Landscaping Tips: Building a Community Through Flora, Fertilization and Frugality

When our family moved in to a brand new neighborhood, all of the neighbors were planning their landscaping designs, getting suggestions and tips from each other, and helping each other find the best deals to save money on their landscaping efforts. Being a new father, it was especially important for me to plan well. During my early childhood, I remember certain landscaping features that I always wanted incorporated in my own yard as an adult. I never forgot those things, however I didn’t have the large budgets that my dual income neighbors did. Luckily, the fever caught on in the neighborhood to help each other and save, plan, and create lovely yards for our children to enjoy playing in.

First Steps

So as a community, we worked together. We talked to each other to see where we had overlapping desires and shopped around for deals. We put together lists of the landscaping features, such as river rocks or mulch, trees, bushes, paver stones and flag stones. We also figured out who was pouring cement walkways or building decks, and proceeded to split up the work. It was very much a divide and conquer effort! Each of us took one of the categories and began shopping around. We reached out to garden centers, tree farms, landscaping companies and rock quarries. We negotiated as a community to obtain larger discounts, and it amazed us that we were able to get the discounts we did. Of course though, when you buy in bulk with a single delivery location, local companies are always willing to work to win the business.

Hard Work = Strong Bonds

We had all the river rock and mulch dropped in front of one home, all the bushes in front of another, while the trees and paver stones also went in front of other neighbors’ homes. We each then used wheel barrels to move the items we needed to our own yards. Though this effort was a lot of hard work, it also helped bond the families in to a true community, as we were working together to get our homes and yards set up. We made friends, saved money, and all took part in finishing our neighborhood.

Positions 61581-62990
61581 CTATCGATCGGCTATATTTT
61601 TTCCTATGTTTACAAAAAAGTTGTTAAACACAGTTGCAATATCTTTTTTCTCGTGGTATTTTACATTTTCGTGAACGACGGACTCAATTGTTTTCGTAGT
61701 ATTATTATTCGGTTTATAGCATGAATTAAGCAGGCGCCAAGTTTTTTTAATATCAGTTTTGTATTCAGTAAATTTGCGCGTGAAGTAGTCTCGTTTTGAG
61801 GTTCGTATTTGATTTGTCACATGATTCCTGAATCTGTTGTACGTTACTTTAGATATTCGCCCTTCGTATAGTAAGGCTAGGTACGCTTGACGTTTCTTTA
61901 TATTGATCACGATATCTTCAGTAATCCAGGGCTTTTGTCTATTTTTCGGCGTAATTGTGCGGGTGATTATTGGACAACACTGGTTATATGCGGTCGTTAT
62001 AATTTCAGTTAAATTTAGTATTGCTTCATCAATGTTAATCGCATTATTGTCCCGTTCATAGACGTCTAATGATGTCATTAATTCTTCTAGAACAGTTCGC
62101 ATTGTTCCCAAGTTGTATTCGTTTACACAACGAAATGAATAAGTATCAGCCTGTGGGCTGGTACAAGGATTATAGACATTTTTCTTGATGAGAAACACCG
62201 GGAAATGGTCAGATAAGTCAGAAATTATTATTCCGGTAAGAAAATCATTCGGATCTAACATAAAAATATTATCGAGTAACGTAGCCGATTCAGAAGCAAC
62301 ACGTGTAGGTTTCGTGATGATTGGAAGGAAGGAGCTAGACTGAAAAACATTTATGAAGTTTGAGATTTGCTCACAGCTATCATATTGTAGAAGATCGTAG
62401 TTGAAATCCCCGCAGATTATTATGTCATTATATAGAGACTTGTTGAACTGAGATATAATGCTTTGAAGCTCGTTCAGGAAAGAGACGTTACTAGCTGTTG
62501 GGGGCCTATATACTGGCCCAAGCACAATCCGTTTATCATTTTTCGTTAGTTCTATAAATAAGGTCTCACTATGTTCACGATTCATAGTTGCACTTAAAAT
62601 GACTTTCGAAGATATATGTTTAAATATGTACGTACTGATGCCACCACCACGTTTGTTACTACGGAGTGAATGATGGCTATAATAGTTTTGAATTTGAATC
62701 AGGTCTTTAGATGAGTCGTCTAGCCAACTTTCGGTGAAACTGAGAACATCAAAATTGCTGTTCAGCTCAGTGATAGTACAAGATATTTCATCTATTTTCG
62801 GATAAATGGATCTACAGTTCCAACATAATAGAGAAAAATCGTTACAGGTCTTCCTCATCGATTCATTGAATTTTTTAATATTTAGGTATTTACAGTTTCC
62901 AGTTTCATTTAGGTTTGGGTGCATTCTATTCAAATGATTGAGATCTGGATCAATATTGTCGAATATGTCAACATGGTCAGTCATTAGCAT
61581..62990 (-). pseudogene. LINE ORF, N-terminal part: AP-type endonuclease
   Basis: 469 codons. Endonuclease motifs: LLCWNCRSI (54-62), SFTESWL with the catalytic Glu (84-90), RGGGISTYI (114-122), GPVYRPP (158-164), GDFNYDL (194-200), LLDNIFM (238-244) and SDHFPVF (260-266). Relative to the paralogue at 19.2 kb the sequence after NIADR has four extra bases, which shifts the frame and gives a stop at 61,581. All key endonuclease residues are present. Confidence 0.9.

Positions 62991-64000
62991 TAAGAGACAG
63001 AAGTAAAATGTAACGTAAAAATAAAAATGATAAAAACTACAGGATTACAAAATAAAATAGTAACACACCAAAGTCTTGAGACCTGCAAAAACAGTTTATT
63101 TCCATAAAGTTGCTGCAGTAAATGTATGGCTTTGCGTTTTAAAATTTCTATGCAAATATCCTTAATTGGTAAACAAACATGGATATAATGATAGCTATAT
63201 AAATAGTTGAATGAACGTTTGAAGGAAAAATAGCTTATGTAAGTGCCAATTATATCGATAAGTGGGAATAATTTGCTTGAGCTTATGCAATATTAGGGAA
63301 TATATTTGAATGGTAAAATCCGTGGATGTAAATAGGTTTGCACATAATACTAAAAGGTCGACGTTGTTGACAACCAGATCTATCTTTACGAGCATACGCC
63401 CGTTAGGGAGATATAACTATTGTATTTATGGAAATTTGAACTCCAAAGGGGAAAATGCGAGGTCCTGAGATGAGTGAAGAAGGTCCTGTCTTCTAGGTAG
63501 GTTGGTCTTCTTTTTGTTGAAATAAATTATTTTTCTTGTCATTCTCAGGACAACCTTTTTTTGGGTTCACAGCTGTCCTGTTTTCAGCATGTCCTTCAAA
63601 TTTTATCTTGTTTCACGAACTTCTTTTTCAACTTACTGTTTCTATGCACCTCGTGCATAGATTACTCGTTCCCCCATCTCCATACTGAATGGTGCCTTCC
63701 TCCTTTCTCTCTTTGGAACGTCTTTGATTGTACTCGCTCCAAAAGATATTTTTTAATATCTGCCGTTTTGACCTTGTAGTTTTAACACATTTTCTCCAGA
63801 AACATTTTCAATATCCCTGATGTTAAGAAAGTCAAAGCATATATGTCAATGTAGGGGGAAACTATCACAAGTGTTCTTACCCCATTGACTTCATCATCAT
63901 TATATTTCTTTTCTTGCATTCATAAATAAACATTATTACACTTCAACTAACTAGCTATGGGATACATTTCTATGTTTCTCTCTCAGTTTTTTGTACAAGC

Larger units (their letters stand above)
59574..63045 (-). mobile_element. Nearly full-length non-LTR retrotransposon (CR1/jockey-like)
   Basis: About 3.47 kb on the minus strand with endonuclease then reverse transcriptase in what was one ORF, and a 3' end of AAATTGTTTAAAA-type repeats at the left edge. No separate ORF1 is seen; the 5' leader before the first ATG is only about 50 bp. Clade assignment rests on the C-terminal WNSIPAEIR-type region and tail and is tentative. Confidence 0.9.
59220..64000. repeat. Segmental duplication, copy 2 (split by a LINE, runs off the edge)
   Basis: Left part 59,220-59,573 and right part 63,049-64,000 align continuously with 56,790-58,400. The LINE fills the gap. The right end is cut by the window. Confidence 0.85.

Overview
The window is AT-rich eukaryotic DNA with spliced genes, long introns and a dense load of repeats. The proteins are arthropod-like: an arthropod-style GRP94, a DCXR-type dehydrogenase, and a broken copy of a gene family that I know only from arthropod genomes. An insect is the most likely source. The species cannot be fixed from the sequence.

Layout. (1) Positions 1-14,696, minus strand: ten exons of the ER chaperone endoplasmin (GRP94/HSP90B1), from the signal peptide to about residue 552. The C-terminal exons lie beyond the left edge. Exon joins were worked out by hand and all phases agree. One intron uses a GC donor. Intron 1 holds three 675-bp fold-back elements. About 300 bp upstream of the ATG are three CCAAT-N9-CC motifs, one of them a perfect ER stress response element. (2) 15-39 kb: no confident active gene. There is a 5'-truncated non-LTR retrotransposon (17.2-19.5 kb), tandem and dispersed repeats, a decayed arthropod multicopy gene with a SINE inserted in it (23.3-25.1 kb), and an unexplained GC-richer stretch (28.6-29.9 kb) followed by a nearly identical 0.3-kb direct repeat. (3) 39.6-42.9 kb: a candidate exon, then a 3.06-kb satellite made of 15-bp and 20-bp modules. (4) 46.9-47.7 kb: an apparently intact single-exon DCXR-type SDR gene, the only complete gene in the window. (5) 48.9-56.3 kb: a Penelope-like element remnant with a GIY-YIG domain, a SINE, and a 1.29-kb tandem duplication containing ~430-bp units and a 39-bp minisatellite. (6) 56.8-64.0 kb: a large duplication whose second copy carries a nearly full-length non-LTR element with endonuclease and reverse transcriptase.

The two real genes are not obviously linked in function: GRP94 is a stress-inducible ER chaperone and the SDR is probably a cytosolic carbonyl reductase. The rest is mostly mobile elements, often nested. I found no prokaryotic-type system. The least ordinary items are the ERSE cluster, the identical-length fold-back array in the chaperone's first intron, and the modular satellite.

Meager Beginnings Can Be Good For The Long Haul

However, looking back at the neighborhood now, I can see that some of us planned better than others for a more mature landscape. Not able to buy too much myself, my yard looks more meager than many those first few years. I couldn’t buy the largest trees, nor could I buy too many. However, now that it has been about eight years and all the plants and trees are filling out and maturing, I must say my meager beginnings played out well for the long haul. My trees are growing well, with a lot of space to spread out as they naturally would. I have no crowding and won’t need to think about thinning out the growth. Some of my neighbors had beautiful yards in the beginning that I envied, but today their yards look so overcrowded that they appear unattractive. Without thinning out their plants, they won’t have much longer before things die off with no space, or begin to damage fences or structures.

Use Good Judgment

Also, make sure that you are being smart about the type of trees you plant and where you plant them. One of our neighbors planted two cottonwoods close to their house and fence. Cottonwoods are fast growing, large trees with soft wood. During a couple heavy storms, those cottonwoods caused damage to both their fence and roof. Understanding what you are buying and where you are planting will help save money in the long run and can help create your home and yard oasis.